Tuesday, October 27, 2015

Tip #167: Maximize Flavors with Umami

‘Tis the season for experimenting with flavors. Research has shown consumers are more open to trying new products and flavors seasonally. Familiarize yourself with this secret flavor weapon to ensure your flavors offer maximum impact that customers won’t soon forget!

Dating as far back to 350 BC, Aristotle first identified the two most basic tastes, sweet and bitter. Thanks to Aristotle and other inquisitive minds, most of us are familiar with the four basic tastes identified by the human palette; salty, sweet, bitter and sour. It’s only been since 2002 that umami has been identified as the fifth taste.

Umami makes a great partner with chocolate because it can balance the bitterness of cocoa and enhance sweetness. Often described as “savory,” “delicious,” “dimensional” and “mouthwatering,” the characteristics of umami are difficult for most of us to discern and even describe. However understanding how to harness the fifth flavor could unleash a secret weapon for chocolatiers.

At the very basic level, umami shares similar characteristics to salty and savory flavors, which can be found in hard cheeses, pickled vegetables and cured meats. Although even the most daring chocolatiers would have a difficult time incorporating many umami ingredients into a truffle, some ingredients are more versatile than others.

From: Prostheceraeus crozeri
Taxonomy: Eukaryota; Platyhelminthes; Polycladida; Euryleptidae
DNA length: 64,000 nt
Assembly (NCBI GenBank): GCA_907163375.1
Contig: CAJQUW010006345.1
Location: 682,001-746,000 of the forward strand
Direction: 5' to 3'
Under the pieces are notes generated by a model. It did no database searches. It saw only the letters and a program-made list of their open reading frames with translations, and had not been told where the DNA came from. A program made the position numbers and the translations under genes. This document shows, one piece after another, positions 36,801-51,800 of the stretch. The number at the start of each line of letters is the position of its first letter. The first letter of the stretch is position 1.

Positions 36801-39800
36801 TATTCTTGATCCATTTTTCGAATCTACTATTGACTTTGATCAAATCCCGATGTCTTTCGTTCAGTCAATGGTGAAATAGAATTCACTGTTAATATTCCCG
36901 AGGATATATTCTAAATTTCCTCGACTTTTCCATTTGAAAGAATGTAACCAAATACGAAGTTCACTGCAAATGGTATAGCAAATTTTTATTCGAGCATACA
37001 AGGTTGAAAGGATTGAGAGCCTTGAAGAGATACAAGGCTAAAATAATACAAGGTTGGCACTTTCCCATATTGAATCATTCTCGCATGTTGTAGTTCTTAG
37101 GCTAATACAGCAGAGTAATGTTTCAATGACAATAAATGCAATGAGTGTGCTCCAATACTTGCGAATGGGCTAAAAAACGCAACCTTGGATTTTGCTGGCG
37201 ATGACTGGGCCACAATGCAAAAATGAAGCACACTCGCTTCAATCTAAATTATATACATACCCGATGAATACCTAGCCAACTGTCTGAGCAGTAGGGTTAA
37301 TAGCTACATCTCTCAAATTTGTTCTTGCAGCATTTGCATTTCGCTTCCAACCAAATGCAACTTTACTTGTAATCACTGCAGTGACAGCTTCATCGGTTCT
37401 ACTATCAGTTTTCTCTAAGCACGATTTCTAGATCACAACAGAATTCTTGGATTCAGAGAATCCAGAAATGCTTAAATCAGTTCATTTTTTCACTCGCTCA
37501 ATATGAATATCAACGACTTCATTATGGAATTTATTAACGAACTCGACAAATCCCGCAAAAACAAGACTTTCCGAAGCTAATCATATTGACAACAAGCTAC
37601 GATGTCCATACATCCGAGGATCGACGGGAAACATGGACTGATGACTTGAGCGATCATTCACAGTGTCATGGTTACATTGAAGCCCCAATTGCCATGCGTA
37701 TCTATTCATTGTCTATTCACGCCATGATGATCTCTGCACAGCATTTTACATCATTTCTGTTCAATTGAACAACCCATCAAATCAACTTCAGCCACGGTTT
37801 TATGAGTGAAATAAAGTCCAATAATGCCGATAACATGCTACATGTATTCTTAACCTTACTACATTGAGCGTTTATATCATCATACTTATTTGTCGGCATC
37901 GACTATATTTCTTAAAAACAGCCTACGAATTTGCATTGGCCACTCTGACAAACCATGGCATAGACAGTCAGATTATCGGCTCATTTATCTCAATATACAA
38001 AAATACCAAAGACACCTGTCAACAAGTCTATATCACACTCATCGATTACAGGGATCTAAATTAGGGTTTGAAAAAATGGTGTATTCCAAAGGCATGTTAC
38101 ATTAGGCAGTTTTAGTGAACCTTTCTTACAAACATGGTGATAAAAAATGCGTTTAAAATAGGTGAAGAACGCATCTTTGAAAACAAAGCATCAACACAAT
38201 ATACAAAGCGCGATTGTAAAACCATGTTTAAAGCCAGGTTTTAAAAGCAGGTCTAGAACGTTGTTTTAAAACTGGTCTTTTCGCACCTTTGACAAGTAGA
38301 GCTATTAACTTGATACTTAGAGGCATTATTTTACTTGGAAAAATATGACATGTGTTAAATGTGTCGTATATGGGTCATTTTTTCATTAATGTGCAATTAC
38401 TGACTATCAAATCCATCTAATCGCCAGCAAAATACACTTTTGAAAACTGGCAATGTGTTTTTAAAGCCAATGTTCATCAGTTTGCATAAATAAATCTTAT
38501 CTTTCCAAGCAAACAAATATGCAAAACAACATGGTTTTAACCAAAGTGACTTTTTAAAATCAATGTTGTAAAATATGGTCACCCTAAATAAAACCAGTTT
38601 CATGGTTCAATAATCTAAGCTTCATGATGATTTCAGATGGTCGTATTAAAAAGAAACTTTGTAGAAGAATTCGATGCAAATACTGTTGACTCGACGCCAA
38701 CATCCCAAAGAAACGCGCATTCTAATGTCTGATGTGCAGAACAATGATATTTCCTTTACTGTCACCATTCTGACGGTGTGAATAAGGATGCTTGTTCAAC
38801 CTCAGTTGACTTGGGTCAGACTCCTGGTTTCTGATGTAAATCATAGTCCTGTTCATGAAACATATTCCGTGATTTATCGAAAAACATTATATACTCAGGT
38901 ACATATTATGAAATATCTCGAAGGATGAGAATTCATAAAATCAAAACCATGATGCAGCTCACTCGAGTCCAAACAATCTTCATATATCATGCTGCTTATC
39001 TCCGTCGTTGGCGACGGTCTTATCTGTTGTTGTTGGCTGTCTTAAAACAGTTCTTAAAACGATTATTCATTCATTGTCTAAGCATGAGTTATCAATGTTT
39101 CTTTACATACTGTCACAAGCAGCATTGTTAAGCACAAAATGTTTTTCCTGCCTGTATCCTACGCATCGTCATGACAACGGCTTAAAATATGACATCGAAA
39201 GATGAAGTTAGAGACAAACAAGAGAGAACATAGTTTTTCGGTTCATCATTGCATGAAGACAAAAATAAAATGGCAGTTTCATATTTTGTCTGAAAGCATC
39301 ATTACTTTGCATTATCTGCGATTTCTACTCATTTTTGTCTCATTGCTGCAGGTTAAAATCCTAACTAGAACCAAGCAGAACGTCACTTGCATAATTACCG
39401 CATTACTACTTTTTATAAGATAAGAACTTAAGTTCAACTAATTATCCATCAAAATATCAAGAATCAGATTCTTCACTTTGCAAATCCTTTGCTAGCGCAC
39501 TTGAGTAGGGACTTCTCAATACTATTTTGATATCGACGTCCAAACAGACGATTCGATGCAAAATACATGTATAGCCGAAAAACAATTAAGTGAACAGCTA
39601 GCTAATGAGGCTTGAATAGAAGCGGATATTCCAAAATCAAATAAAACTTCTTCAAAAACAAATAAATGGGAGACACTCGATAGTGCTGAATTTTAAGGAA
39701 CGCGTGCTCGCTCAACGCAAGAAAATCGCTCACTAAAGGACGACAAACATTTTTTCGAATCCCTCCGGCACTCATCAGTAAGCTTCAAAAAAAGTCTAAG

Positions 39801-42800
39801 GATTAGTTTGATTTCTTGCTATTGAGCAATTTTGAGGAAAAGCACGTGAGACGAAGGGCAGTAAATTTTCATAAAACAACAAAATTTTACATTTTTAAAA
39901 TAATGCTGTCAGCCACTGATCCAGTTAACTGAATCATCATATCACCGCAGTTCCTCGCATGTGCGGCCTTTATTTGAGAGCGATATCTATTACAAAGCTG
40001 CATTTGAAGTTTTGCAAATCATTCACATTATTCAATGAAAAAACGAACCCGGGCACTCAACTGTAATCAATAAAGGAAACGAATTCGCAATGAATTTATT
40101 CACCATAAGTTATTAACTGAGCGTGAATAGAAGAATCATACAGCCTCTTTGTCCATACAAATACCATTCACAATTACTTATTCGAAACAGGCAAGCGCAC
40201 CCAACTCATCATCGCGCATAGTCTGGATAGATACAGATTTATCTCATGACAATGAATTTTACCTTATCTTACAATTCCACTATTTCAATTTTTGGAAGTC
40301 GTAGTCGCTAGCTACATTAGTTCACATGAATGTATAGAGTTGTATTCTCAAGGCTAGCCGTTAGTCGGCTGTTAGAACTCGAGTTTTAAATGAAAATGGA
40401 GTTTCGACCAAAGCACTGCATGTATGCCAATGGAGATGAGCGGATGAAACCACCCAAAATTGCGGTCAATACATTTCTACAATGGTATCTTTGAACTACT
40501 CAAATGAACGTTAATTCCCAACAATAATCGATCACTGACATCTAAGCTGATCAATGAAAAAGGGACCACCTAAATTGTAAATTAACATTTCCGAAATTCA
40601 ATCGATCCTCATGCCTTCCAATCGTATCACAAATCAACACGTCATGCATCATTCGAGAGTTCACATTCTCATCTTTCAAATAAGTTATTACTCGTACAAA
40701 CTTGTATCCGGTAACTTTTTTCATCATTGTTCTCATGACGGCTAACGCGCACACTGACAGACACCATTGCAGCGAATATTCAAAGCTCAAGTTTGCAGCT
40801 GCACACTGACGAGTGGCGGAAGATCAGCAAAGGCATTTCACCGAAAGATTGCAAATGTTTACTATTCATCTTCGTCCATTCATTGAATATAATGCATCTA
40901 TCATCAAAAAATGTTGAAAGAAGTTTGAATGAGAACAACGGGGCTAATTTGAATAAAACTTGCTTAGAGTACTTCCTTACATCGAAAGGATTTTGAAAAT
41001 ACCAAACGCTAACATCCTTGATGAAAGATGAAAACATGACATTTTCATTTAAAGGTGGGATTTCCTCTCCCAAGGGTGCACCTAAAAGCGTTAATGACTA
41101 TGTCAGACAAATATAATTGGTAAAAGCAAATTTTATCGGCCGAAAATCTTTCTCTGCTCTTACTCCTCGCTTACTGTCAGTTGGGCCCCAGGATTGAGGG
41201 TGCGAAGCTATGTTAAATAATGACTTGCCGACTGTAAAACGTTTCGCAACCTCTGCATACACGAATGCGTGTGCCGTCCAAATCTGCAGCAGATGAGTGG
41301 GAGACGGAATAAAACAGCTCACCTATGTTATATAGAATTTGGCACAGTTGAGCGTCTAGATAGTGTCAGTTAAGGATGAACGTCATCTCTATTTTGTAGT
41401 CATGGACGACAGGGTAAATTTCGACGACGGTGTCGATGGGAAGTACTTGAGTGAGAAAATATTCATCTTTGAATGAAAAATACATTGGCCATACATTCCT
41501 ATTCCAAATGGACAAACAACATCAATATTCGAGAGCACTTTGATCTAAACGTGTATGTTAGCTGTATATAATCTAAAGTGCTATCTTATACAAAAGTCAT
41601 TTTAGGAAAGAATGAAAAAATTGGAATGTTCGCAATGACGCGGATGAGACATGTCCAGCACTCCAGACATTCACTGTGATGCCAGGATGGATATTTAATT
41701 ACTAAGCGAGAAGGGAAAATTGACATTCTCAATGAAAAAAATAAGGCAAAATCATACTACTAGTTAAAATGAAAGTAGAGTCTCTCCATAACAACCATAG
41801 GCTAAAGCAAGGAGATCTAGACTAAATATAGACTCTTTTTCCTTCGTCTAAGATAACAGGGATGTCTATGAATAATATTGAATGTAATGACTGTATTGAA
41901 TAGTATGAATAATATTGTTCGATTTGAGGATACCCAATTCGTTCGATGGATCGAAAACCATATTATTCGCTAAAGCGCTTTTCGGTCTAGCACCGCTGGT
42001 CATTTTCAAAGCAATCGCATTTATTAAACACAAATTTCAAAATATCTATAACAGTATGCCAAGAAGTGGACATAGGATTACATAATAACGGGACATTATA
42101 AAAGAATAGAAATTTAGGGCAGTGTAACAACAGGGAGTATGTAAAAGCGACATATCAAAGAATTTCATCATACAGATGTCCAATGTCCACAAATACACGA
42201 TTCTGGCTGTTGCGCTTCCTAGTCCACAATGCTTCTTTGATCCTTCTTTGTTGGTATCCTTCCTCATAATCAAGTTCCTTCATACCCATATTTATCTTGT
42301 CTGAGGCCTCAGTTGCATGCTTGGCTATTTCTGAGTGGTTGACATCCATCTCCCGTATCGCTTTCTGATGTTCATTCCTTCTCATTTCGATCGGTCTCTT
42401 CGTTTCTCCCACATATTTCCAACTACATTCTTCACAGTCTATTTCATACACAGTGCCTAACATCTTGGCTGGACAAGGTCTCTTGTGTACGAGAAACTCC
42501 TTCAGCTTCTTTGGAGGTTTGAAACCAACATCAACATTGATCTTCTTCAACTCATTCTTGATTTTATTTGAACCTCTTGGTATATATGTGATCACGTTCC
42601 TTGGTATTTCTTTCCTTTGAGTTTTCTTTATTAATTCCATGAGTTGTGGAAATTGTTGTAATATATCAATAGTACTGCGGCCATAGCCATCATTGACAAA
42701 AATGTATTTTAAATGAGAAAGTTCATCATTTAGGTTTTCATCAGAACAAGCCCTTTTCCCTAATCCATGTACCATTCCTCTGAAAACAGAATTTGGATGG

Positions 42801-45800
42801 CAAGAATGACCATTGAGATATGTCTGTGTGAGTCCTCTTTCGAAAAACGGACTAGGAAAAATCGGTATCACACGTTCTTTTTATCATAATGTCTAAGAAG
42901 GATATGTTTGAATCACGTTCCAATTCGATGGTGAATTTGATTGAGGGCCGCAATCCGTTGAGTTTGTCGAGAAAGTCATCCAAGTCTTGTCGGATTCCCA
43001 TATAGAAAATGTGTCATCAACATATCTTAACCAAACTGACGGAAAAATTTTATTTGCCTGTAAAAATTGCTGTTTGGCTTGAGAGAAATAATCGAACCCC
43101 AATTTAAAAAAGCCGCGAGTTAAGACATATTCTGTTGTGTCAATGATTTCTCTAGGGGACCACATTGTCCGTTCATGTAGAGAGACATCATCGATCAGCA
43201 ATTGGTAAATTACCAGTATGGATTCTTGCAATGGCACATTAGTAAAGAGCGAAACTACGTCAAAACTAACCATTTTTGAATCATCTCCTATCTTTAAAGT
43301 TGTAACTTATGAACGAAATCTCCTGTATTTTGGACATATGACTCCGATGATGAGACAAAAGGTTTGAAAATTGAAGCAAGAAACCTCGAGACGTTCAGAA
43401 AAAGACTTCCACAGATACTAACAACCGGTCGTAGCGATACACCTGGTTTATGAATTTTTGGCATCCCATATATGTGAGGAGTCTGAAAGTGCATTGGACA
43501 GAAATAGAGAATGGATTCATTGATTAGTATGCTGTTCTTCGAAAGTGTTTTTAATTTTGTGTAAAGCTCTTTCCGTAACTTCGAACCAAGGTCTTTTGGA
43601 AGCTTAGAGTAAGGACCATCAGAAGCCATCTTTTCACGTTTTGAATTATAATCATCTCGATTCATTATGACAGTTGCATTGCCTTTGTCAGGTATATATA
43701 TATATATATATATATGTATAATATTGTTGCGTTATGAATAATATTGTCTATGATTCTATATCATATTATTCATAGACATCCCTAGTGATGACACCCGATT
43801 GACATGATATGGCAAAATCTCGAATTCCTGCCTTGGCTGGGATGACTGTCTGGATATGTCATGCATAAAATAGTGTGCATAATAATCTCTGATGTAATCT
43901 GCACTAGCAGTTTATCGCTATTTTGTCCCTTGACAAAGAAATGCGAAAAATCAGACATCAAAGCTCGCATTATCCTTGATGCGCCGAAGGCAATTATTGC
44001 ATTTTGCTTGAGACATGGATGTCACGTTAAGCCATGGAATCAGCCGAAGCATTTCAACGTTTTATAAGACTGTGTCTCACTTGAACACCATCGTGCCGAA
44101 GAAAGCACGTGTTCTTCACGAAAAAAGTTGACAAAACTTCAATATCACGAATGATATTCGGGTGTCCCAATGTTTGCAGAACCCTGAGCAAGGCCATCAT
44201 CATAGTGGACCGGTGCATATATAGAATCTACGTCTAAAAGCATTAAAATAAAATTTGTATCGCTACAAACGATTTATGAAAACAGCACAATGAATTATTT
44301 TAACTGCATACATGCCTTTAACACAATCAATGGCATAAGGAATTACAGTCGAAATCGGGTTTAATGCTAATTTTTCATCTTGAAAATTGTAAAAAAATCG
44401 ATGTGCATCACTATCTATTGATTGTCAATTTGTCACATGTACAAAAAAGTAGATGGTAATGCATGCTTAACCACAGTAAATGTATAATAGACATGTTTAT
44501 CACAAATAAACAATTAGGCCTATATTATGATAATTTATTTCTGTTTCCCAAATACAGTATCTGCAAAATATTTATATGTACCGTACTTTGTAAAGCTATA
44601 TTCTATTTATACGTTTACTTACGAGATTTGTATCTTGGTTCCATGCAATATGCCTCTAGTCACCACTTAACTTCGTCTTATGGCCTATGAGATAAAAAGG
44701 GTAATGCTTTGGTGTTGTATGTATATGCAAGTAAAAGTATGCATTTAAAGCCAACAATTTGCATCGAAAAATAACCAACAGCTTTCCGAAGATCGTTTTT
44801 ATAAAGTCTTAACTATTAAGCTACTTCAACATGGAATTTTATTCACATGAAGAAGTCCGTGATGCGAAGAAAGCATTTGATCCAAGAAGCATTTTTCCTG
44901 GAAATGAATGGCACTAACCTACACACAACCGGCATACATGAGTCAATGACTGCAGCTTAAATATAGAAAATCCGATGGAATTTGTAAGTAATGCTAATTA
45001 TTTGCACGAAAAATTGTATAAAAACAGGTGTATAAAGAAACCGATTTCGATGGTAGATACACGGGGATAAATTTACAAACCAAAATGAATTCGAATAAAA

Cheese
Tiramisu and cheesecake are popular desserts made with fresh cheeses, however chocolate and parmesan are not unheard of. Take it from these daring cheese lovers for inspiration on how to make taste buds melt with desire for this flavor combination.
Bittersweet Chocolate Truffles with Parmesan, Wisconsin Cheese

Parmigiano Reggiano Crisps with Chocolate and Sea Salt, Whole Foods Market

Black Truffles
The more obscure of the two “truffles” in the confectionery industry, the earthy flavor of a black truffle marries quite well with chocolate and nuts. The Mast Brothers of Brooklyn create their own blend of 74% cacao with Oregon black truffles and sea salt for their seasonal Black Truffle Chocolate Bar, available October through May.
Mast Brothers Black Truffle Chocolate Bar

Miso
Gearharts Fine Chocolates takes salted caramels to the next level by adding Japanese Miso and toasted sesame seeds to their caramels.

Miso Caramels, Gearharts Fine Chocolates
Bacon
The coveted bacon may already be gracing your shelves, but Sir Francis Bacon’s play on sweet and salty peanut brittle with umami-rich bacon is sure to leave bacon lovers drooling for more.
Sir Francis Bacon Chocolate Peanut Brittle

Sake